Sugarcane outgrowers in Ethiopia lose in state-run schemes
Most recent research, including that by DIIS researchers, has argued that contract farming in Africa leads to broadly positive welfare impacts for scheme participants. Such research focuses almost entirely on privately-run schemes whose membership is voluntary and whose participants retain off-scheme marketing options.
By contrast, this new paper published in World Development focuses on schemes for which participation is mandatory and where prohibitions on side-selling are enforced. Such schemes have been also common over the last half century in Africa, particularly for industrial crops.
The paper reports results from a study of welfare impacts of participation in state-run sugar outgrower schemes in Ethiopia, in which participation by smallholders has been a condition of their retaining access to land. Econometric analysis of survey data shows that smallholders forced to contribute irrigated land to outgrower schemes were significantly worse off as a result, relative to a matched group of non-participants. On the other hand, there were no significant effects of participation for smallholders forced to contribute rain-fed land. The paper discusses several possible explanations of these results.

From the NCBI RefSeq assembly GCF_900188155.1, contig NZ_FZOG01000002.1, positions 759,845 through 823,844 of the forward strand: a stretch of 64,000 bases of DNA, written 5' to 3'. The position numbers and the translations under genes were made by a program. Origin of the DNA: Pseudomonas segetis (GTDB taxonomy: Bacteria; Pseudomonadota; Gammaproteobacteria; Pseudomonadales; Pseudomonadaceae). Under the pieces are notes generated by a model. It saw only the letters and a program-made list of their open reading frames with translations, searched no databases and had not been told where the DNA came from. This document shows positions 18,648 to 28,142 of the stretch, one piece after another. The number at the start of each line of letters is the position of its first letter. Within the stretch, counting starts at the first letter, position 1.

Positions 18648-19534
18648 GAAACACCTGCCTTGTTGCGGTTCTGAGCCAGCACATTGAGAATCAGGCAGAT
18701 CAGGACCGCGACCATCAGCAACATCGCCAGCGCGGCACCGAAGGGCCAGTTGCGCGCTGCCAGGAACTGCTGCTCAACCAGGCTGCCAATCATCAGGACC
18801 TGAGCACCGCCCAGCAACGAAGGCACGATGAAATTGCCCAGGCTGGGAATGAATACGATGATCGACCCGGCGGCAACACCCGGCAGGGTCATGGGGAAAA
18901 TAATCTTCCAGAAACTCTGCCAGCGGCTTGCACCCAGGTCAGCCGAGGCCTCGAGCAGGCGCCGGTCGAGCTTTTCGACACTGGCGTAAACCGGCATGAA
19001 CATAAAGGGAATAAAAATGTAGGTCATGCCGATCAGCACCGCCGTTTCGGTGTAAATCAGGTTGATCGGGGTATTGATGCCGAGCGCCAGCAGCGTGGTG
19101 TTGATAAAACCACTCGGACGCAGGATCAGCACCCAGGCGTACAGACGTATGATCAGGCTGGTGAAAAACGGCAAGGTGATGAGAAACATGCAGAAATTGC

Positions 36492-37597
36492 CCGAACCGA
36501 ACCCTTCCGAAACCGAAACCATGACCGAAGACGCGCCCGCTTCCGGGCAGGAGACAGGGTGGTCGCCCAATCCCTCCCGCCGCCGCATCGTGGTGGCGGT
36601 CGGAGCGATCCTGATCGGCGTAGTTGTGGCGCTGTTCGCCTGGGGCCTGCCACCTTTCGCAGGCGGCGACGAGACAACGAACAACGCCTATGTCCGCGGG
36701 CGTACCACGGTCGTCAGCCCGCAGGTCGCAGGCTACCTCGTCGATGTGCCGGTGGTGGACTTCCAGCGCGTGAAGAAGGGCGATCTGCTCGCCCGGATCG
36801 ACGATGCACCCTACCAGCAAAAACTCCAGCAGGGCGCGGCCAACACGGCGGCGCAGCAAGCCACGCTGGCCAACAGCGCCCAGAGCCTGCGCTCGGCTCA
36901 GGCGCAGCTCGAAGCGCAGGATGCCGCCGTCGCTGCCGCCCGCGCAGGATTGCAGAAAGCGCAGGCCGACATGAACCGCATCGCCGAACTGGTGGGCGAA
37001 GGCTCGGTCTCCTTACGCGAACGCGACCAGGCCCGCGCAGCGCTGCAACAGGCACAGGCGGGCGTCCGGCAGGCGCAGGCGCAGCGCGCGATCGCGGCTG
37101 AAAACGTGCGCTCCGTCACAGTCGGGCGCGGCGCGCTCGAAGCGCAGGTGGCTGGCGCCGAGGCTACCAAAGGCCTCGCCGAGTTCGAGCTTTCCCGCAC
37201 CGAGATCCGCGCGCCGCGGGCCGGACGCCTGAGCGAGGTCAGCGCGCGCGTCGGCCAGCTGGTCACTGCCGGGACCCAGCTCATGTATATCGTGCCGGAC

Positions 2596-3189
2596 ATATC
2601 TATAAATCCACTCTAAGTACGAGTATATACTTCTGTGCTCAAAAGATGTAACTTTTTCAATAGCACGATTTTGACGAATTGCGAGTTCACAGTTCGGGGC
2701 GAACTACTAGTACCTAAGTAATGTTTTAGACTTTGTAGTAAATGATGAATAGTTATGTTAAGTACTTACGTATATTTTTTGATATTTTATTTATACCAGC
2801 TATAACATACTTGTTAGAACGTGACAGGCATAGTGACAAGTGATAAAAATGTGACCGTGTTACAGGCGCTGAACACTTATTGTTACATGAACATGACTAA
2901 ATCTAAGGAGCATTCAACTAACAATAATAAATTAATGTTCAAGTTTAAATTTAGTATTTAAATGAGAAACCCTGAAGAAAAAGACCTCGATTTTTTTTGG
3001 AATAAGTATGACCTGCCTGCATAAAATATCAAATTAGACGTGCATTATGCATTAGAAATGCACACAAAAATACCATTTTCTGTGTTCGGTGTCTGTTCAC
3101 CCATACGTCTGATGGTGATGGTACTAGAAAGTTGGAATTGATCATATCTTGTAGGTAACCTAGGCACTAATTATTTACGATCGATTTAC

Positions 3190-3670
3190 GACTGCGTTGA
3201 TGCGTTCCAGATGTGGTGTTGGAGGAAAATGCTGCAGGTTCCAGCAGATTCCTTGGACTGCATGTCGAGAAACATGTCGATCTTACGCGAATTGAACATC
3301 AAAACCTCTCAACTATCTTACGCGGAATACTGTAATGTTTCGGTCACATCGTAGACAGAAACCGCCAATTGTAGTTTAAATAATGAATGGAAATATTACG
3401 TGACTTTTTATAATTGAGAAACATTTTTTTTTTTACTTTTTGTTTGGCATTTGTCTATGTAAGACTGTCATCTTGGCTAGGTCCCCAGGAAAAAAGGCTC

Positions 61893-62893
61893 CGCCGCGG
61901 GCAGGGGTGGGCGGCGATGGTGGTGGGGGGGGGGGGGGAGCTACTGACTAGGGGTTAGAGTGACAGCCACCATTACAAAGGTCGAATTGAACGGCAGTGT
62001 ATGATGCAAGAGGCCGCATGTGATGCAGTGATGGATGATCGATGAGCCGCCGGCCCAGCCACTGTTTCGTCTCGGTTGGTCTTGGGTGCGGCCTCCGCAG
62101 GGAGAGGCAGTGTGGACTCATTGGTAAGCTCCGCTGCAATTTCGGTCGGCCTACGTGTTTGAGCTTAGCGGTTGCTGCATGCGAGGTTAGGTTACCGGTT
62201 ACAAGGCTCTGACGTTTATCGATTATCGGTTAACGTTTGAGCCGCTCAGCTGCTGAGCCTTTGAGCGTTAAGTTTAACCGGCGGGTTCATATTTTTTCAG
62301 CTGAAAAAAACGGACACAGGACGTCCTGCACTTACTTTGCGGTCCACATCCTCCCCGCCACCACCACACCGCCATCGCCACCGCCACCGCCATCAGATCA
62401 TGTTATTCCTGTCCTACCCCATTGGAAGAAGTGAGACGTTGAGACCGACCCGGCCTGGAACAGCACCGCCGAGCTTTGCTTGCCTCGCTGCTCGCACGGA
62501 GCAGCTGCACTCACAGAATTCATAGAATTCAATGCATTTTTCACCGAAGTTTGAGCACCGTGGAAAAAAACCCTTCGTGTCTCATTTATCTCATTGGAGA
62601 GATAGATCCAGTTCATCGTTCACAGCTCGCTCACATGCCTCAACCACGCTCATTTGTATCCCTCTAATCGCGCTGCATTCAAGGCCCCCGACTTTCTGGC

The study orogonally formed part of the dissertation of DIIS-based PhD student Mengistu Assefa Wendimu, with co-authorship by Arne Hemmingsen (Institute of Agricultral and Resource Economics, University of Copenhagen) and Peter Gibbon (DIIS). Mengistu Assefa Wendimu is now a post-doc student at the University of Manitoba, Winnipeg, while Peter Gibbon has retired.
Read more on Danish Institute for International Studies website.